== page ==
Since being home, I’ve really been missing life back in Cape Town. No longer do I get to look up each day at Table Mountain, no longer do I get to wake up in a house of 17 of my friends, and no longer do I get to see some of the most heartbreaking, yet inspiring things I have ever seen in my life, on a day to day basis. Like Siobhan said, writing this last blog post makes me feel like our trip is finally over, there is not much left of our adventure, only attempting to share it with the people closets to us, which I have found to be very difficult. Even when I have enough time to explain what I was doing, and the things that took place, I know that I’m failing at describing it accurately. Perhaps we’ll get a little better as time goes on – the people who did last years symposium seemed to have to down pretty well, but for now it remains difficult to put everything into sentences.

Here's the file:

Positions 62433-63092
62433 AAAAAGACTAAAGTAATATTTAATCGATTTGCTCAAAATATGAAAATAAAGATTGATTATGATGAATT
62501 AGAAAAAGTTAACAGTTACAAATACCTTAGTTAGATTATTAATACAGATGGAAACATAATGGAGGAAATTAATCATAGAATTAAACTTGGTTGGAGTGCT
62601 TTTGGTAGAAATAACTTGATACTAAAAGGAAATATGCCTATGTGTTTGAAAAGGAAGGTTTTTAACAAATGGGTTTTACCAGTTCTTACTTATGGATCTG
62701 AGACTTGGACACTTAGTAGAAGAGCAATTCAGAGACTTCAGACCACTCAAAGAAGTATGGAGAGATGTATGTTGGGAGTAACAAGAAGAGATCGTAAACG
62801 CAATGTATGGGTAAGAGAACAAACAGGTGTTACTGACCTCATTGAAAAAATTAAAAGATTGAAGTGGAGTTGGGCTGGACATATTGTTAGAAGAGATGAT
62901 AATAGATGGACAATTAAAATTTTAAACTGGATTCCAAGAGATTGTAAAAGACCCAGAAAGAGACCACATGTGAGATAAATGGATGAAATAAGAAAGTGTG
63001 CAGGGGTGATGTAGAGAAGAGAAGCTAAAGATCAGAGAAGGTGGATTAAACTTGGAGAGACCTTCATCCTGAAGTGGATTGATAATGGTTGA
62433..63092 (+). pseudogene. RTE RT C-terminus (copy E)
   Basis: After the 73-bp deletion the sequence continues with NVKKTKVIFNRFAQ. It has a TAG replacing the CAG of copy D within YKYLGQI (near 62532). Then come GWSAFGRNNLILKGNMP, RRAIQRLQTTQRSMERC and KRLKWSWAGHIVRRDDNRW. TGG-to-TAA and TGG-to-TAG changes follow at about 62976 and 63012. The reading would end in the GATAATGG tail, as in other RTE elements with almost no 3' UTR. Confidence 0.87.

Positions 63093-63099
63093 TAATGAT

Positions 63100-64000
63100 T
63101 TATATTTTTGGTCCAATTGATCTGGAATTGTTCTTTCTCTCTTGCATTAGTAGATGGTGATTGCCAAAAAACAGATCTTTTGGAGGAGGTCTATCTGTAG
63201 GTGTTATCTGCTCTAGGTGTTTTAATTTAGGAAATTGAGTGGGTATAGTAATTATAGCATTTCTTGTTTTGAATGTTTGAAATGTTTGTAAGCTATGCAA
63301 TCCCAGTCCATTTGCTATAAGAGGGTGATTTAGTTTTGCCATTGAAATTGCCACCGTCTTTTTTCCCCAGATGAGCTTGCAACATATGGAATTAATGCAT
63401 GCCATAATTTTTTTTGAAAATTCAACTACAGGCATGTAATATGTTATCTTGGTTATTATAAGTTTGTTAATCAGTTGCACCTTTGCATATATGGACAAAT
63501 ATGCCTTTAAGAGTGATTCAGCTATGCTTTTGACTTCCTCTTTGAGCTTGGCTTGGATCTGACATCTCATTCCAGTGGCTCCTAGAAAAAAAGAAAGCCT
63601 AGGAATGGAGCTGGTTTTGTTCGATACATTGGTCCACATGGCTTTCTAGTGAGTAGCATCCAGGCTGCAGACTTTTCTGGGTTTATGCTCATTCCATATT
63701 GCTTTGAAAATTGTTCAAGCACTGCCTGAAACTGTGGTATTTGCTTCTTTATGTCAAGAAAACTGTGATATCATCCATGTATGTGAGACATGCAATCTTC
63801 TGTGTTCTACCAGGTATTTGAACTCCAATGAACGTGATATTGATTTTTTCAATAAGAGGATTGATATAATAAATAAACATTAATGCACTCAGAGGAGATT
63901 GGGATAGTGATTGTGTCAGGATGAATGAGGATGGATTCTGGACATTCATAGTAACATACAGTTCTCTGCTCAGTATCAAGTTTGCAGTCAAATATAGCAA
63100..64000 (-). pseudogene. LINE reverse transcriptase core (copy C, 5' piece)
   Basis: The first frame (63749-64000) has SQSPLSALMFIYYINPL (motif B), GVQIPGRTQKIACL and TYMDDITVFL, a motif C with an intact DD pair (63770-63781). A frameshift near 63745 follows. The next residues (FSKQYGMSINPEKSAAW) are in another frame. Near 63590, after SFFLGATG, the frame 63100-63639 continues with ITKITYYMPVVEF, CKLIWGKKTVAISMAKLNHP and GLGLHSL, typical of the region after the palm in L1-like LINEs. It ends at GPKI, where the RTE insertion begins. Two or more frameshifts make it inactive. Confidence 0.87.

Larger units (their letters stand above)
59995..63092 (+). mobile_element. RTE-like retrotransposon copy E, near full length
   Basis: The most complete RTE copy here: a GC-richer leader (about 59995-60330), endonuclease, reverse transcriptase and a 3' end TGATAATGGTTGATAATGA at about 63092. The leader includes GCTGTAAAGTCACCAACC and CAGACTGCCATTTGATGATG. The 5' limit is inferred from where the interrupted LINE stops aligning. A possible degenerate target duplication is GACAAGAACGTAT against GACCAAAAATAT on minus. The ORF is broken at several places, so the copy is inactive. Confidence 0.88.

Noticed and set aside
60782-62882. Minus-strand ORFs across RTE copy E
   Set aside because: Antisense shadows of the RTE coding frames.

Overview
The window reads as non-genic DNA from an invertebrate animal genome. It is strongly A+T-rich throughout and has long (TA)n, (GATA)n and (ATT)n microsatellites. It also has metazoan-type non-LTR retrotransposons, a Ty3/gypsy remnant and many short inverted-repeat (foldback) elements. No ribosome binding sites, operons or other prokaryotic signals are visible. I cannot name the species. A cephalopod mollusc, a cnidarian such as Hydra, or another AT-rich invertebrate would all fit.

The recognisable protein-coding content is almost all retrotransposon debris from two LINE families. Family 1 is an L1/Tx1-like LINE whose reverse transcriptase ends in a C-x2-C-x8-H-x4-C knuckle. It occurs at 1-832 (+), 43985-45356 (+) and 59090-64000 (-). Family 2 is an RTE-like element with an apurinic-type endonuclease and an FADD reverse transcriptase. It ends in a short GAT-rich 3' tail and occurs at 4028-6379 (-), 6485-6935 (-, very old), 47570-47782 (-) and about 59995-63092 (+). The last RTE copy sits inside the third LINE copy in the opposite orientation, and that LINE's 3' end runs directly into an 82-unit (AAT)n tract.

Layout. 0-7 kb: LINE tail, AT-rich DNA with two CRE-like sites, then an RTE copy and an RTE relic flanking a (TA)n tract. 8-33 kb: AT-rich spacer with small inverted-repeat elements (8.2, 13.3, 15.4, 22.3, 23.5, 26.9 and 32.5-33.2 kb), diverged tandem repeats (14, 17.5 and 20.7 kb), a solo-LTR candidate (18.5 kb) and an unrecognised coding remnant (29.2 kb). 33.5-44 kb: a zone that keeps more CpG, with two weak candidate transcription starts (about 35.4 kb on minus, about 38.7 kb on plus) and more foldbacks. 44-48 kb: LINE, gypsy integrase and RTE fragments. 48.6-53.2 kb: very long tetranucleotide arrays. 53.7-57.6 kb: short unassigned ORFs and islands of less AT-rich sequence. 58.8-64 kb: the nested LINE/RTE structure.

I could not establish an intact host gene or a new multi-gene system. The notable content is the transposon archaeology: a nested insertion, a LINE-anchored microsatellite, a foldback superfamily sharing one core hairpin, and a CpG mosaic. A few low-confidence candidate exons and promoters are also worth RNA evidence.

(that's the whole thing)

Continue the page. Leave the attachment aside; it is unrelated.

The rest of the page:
I’m extremely grateful for my time there, the internship of my dreams may not have panned out according to plan, we never did get to go shark cage diving, and I never made it to the top of devils peak (got a little lost) but I guess that shows the benefits of being flexible adaptable and spontaneous (I’m not sure how long that phrase will be stuck in my head). Overall my experience was absolutely amazing, and life changing, and what better way to put that into perspective than returning to my small hometown right away. Not much changed since I was gone, but looking at it from a whole new perspective, I can appreciate just how quaint and nice it is to live in this small town in rural Connecticut, and while its been a nice vacation back to my old life, staying here has got me antsy for my future. Now that I have seen part of the world, and been exposed to a whole new culture, I can’t imagine not continuing on in this journey. Also, learning what I have this past semester, I have been more directed in what I ultimately want to do in life, and with this new knowledge, it seems strange to have a normal summer before starting out on this career.